According to The Local, the Swedish Federation for Lesbian, Gay, Bisexual and Transgender Rights (RFSL), “criticized the decision, claiming that ‘government stability’ had been given priority over respect for human rights.”
Demanding sterilization is a human rights violation – it needs no further investigation, especially not when no logic arguments have been presented but rather the discussion has always been from an emotional viewpoint. People who are in need of gender reassignment surgery should not have to accept to be forcibly sterilized.
President Cristina Fernández de Kirchner has done great things for Argentina. The income gap between the country’s rich and poor has been reduced by nearly half, the torturers, kidnappers and murderers (generals, officers, etc) of the 70-80’s military junta are being brought to justice – and finally sentenced. She, and her late husband Nestor Kirchner, have done what few – if any – Argentine Presidents have succeeded to do since the Dirty War: start to get the country back on its feet and bring out the truth and justice that the military have done their very best to conceal.
It speaks volumes that several Latin American countries have done what neither the US nor most countries in Europe (my home country Sweden included) have done: elect female presidents. And these presidents often have to face struggles that their colleagues in Europe rarely have to. The question of women’s reproductive justice is one of them. I can only speculate in what President Fernández de Kirchner’s personal feelings are regarding these questions but, officialy at least, she is anti-abortion.
I admit that I’m not too involved in Argentine politics – I’ve never lived there, only visited to spend time with family – but the country will always have a special place in my heart. And that’s why it hurts me to know that the first elected female president isn’t doing all that’s in her power to stop women from dying from clandestine abortions. Not only is abortion illegal in Argentina, according to Human Rights Watch; “multiple barriers prevented women in Argentina from making independent decisions about their health and lives related to reproduction. These restrictions included inaccurate, incomplete or entirely absent information; domestic and sexual violence; and economic restraints that the government was not adequately addressing.” The study shows that not only is abortion not allowed unless it is a direct threath to the mother’s health or when the pregnancy is the result of rape or incest, but there are no guarantees that you will be allowed to perform an abortion even in these cases. Furthermore, most women aren’t aware that they (might) have the right to an abortion in those cases, or even that they have a right to receive the contraceptive methods of their choice. The Catholic Church is of course one of the main reasons behind these very restricted abortion laws, but according to NY times, the stigmatization of abortion increased after President Cristina Fernández de Kirchner took over in 2007.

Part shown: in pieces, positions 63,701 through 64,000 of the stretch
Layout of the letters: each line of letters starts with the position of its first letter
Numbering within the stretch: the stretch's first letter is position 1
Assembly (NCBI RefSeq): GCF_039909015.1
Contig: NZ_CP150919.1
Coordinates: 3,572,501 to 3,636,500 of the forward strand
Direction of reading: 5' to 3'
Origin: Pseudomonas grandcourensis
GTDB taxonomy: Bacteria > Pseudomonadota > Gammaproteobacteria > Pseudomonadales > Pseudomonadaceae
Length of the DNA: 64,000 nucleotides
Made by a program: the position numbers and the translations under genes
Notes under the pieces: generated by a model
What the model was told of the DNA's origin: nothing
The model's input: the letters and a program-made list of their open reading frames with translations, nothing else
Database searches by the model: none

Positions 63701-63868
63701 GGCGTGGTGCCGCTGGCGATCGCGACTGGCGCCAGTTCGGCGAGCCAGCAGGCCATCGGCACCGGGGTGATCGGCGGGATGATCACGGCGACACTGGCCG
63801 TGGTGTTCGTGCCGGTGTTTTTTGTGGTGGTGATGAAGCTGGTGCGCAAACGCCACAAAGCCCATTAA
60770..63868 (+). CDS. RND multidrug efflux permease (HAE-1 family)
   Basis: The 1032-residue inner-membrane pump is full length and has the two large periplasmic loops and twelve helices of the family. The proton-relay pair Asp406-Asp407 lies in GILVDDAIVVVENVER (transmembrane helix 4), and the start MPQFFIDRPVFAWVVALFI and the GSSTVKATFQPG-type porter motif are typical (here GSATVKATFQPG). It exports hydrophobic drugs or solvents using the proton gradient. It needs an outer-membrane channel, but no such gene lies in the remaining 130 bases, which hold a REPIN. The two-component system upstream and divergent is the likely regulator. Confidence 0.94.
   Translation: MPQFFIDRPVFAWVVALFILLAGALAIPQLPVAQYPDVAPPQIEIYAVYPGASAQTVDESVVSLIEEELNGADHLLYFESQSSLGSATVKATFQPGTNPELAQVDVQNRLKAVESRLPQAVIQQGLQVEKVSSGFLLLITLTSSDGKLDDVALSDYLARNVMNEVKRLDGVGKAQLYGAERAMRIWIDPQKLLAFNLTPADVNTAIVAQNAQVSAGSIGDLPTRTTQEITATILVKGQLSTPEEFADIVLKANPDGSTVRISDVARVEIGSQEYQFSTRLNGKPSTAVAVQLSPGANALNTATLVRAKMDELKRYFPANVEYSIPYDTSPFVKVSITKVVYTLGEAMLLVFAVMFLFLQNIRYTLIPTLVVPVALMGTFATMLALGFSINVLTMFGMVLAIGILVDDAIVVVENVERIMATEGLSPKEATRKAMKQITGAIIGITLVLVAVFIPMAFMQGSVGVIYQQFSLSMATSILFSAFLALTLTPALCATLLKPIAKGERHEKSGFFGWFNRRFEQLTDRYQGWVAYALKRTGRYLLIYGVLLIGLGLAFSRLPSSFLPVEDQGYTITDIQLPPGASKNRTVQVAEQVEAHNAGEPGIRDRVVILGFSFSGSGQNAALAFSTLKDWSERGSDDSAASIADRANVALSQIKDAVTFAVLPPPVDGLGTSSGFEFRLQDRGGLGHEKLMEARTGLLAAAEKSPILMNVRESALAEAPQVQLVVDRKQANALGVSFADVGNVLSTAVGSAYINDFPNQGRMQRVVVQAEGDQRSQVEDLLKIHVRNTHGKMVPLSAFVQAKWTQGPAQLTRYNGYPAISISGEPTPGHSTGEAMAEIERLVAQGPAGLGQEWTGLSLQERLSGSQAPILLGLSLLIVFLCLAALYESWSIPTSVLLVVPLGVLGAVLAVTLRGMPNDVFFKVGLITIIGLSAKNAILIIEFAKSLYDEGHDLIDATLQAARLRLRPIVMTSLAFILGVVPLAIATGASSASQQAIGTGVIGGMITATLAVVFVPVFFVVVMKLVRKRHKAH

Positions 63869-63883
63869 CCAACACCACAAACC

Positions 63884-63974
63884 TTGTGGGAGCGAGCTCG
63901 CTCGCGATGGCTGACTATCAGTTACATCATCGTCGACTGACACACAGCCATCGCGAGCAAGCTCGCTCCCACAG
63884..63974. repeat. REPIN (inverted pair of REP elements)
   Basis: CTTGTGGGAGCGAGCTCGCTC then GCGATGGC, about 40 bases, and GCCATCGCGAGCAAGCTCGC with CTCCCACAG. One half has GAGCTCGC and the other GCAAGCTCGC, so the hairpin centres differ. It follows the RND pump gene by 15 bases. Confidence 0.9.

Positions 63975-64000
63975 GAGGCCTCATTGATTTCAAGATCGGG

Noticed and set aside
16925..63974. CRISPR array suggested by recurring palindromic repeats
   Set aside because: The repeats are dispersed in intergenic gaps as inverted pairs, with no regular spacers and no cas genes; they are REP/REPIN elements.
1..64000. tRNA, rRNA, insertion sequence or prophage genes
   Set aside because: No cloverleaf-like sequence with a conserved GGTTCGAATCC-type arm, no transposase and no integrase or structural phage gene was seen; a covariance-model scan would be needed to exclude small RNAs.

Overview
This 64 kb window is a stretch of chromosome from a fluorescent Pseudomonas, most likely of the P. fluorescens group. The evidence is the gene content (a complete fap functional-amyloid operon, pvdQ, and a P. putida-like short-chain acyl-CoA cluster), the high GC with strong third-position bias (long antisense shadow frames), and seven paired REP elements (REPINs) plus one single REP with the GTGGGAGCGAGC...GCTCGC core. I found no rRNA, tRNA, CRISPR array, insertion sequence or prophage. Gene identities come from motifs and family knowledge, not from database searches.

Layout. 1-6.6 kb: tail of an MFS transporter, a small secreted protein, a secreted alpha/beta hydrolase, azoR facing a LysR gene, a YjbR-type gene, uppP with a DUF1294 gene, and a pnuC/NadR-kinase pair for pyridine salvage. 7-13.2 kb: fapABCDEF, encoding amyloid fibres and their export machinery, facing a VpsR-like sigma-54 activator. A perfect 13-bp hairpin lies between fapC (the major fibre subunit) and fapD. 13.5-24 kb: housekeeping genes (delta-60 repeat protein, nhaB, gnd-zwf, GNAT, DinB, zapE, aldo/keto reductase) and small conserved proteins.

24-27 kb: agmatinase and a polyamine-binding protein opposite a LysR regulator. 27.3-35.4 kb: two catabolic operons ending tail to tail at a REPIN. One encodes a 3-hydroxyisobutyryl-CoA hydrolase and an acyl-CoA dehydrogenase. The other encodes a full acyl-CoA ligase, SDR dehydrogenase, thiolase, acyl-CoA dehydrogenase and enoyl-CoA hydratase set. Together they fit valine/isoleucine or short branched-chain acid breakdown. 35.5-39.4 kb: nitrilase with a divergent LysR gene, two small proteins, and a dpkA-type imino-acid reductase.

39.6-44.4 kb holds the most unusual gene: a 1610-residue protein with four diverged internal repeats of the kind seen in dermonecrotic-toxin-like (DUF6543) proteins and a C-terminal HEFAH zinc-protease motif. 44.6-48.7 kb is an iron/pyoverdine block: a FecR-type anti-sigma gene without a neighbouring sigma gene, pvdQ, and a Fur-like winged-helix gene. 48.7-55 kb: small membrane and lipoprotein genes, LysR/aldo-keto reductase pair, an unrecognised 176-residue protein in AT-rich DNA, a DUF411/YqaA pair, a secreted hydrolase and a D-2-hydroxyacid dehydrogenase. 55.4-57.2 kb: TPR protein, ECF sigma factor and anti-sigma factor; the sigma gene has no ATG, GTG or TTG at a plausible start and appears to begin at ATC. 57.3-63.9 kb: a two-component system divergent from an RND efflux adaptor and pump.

The President’s close ties with two of the most famous feminist groups in the world makes her stand in the question peculiar to me, to say the least. Las Madres de Plaza de Mayo and Las Abuelas de Plaza de Mayo are the mothers of the young people who were disappeared and killed by the military junta during the Dirty War, and the grandmothers of the babies born in captivity, disappeared, and either killed or adopted by the military men and their families. They are both feminist groups who work with La Presidenta. Even though they may not have abortion on the top of their list, it is one of their issues since it is a women’s issue. Nora Cortiñas (Madres) says: “We are all women. We have doubts only on one issue; we don’t agree on it or haven’t discussed it widely: abortion. It’s a complex topic, you know; some of the women are Catholic, but they are beginning to understand that the issue is that poor women die while those who are well-off can have an abortion; they can decide and their health is protected. And these poor women cannot afford contraceptive methods. Furthermore, there isn’t any kind of sex education. But that took some time. At first, the topic of abortion produced uneasiness. Many said they didn’t want to get mixed up in that question because woman is a lifegiver….But you know, we’ve made progress in that field. For many years I have fought for the decriminalization and legalization of abortion, although I don’t support it. But I think every woman has a right to decide.”
(You can read Cortiñas’ full testimony in the book Women’s Activism in Latin America and the Caribbean: Engendering Social Justice, Democratizing Citizenship)
As Nora Cortiñas said, and as I’ve discussed elsewhere, wealthy women do have access to abortion, and studies have shown that most of them are adults, married with children – and catholic. So it’s the young and poor women who are, again, left to take care of and defend themselves the best they can…
Organizations working for women’s reproductive rights in Latin America and the Caribbean:
- Red de Salud de las Mujeres Latinoamericanas y del Caribe (RSFALC)
- Partida Argentina Feminista (PAF)
Read about the National Campaign for Legal, Safe, and Free Abortions in Argentina here